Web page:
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Thursday August 18th

Minnesota Twins signee Aaron Sabato talks MLB draft, proving doubters wrong and more

UNC first baseman Aaron Sabato poses for a portrait in Boshamer Stadium on Wednesday, Feb. 5, 2020.
Buy Photos UNC first baseman Aaron Sabato poses for a portrait in Boshamer Stadium on Wednesday, Feb. 5, 2020.

Assistant Sports Editor Jared McMasters caught up with former Tar Heel Aaron Sabato, who was selected by the Minnesota Twins with the 27th overall pick in the 2020 MLB draft and signed for a $2.75 million bonus on June 23, to discuss the MLB draft, how his game has improved and the canceled MiLB season. This interview has been edited for brevity and clarity.

The Daily Tar Heel: Congratulations on becoming a member of the Minnesota Twins organization, Aaron. How does it feel?

Aaron Sabato: It's a dream come true. It's everything I've ever wanted as a baseball player. I grew up dreaming about this and thinking about this my whole life, and to take that closer step to getting to the big leagues and playing in the big leagues, it's unbelievable.

DTH: Looking back through the records, I could only find about two dozen other UNC players who were taken in the first round. What does it mean to you to be part of such an elite group like that?

AS: It's just another dream come true. I've wanted to play at UNC since I was little, and the fact that I was able to have the impact that I did at my dream college while also carrying out my dream of being a first-round pick in the MLB draft is literally everything that I've ever wanted.

DTH: Going back to the night of the draft, can you walk me through what that experience was like for you to hear your name called and everything?

AS: Yeah, it's honestly surreal to see when they say, 'The Minnesota Twins select Aaron Sabato.' I'll still go back and watch it a couple times on YouTube just to make sure that I'm not dreaming and that it actually happened. It was crazy to have a bunch of my family there and for them to explode and erupt with cheers. Just having them around was unbelievable.

DTH: Since you're a New York guy, were they hoping that you'd be on the board one pick later for the Yankees to snag you?

AS: Yeah, I've got a bunch of friends and family who watched it and were like, 'Oh my God, you were one pick away from the Yankees.' But I could not be happier that I'm a Minnesota Twin.

DTH: We've talked previously about how you were sort of overlooked in high school, but now you're a guy who was taken in the first round. What's it like for you to see such a drastic change in the way scouts view you over such a short period of time?

AS: That's one of those things where you just work in silence. When all your hard work and everything comes to fruition, it's just one of those things that fuels you. Kind of like that other article that we talked about that you did on me, it's just everything. Putting it all together is why you wake up and why you work hard and why I do what I do. To all those guys that say, 'Oh, you weren't like this out of high school. What's different?' I think it's more on them. You're gonna tell me I got that much substantially better out of high school? But I worked hard, and it just kept pushing me. If you said I wasn't good out of high school, I was going to prove in two years why I should get drafted where I got drafted. It's just one of those things where you don't let it all go out publicly, but you let it motivate you internally.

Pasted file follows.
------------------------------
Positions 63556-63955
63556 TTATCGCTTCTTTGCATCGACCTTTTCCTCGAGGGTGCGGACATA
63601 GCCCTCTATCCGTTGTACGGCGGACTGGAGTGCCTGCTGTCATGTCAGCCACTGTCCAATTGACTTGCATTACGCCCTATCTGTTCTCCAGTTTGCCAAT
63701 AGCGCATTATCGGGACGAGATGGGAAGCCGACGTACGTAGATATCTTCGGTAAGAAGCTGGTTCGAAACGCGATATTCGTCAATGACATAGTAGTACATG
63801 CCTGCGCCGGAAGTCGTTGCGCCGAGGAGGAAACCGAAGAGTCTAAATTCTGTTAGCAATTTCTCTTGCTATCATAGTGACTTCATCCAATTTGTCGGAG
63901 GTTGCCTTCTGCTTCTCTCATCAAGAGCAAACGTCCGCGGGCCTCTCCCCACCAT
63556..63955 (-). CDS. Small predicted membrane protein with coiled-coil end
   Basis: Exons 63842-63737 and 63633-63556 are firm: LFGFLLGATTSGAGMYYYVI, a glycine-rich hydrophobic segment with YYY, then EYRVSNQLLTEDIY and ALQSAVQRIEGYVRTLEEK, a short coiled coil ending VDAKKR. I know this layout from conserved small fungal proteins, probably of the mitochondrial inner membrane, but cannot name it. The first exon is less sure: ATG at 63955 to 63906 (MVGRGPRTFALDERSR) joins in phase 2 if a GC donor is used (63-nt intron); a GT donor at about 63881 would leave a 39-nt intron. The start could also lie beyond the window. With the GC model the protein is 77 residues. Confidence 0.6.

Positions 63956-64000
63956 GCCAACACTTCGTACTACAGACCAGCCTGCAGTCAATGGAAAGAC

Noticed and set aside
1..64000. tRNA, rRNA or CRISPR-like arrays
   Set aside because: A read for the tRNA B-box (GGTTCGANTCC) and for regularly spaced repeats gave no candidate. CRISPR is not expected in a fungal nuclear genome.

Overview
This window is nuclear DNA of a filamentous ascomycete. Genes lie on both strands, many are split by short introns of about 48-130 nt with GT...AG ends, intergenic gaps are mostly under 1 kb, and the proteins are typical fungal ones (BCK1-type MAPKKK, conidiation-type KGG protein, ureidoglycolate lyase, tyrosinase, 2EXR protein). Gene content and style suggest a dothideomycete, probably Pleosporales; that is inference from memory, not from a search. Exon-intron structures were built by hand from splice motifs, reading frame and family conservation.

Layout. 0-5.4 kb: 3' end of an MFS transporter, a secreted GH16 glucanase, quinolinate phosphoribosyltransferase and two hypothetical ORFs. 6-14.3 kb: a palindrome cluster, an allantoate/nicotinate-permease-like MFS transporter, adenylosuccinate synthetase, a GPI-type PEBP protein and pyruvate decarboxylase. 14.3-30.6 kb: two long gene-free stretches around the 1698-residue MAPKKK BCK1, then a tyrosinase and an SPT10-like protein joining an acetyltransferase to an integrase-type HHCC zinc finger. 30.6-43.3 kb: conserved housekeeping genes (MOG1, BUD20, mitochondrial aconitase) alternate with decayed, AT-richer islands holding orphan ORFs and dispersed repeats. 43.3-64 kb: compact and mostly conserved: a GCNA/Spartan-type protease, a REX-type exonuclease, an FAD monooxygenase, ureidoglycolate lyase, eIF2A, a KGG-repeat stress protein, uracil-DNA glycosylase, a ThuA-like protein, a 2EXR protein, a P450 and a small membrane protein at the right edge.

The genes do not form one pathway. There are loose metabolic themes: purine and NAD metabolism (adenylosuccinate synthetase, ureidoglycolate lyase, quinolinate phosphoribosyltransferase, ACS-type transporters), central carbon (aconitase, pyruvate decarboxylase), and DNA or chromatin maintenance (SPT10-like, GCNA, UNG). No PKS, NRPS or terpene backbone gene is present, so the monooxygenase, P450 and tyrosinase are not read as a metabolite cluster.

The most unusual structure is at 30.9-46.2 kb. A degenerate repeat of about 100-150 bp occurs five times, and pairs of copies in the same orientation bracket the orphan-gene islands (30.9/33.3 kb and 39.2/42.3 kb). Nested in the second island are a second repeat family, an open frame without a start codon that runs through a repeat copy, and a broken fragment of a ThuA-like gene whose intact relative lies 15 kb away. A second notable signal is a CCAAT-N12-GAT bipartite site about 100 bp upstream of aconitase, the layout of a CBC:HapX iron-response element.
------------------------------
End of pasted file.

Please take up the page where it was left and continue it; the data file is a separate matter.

DTH: When you've spoken with members of the Twins organization, what are some areas of your game that they've said stood out to them?

AS: On the offensive side, just pitch recognition, plate discipline and also having my power numbers back it up. Being a complete hitter, not just a guy who hits home runs.

DTH: Speaking of home runs, the Twins have been sort of famous for that recently. How soon do you see yourself making it up to the majors to contribute some bombs of your own?

AS: I think everything is going to fall into place, but I also think, being that I'm a college guy and not a high school guy, I've seen some of that competition before. I think that if I'm hitting and doing what I can, I'm hoping for a major league debut next year. I mean, no player plans to go into an organization and play four or five years in the minor leagues. My job is to get up as quick as I can to help this organization win, and I think I can do it relatively quickly.

DTH: What are your thoughts on the MLB's plan for a shortened season and the canceled minor league season?

AS: It stinks to not be able to have a season, especially after the college season was canceled. But it's one of those things where you gotta just keep working. This is time where you can edge out other players and get a step ahead on them, so I'm just working.

DTH: So you're not worried at all about the near future of your career since you'll be missing out on a season to improve?

AS: No, not really. I got put in a good spot for where I was going to play, so I feel like as soon as it starts wherever I play, whether that's instructional (league) this year or not playing until next year, I'm just going to be ready.

DTH: With all this free time on your hands in the next few months, what are you doing to keep yourself busy and maintain your training?

AS: I'm just working out, hitting every day, fielding and throwing. Just keeping my body in game-ready shape.

DTH: Going back to our interview from a few months ago that you mentioned, what's your message now to the people like that doctor during your high school days that laughed in your face when you said you wanted to be a pro baseball player?

AS: I guess it's just the same thing; keep turning on your TV because I'll be on there someday.


@DTHSports |

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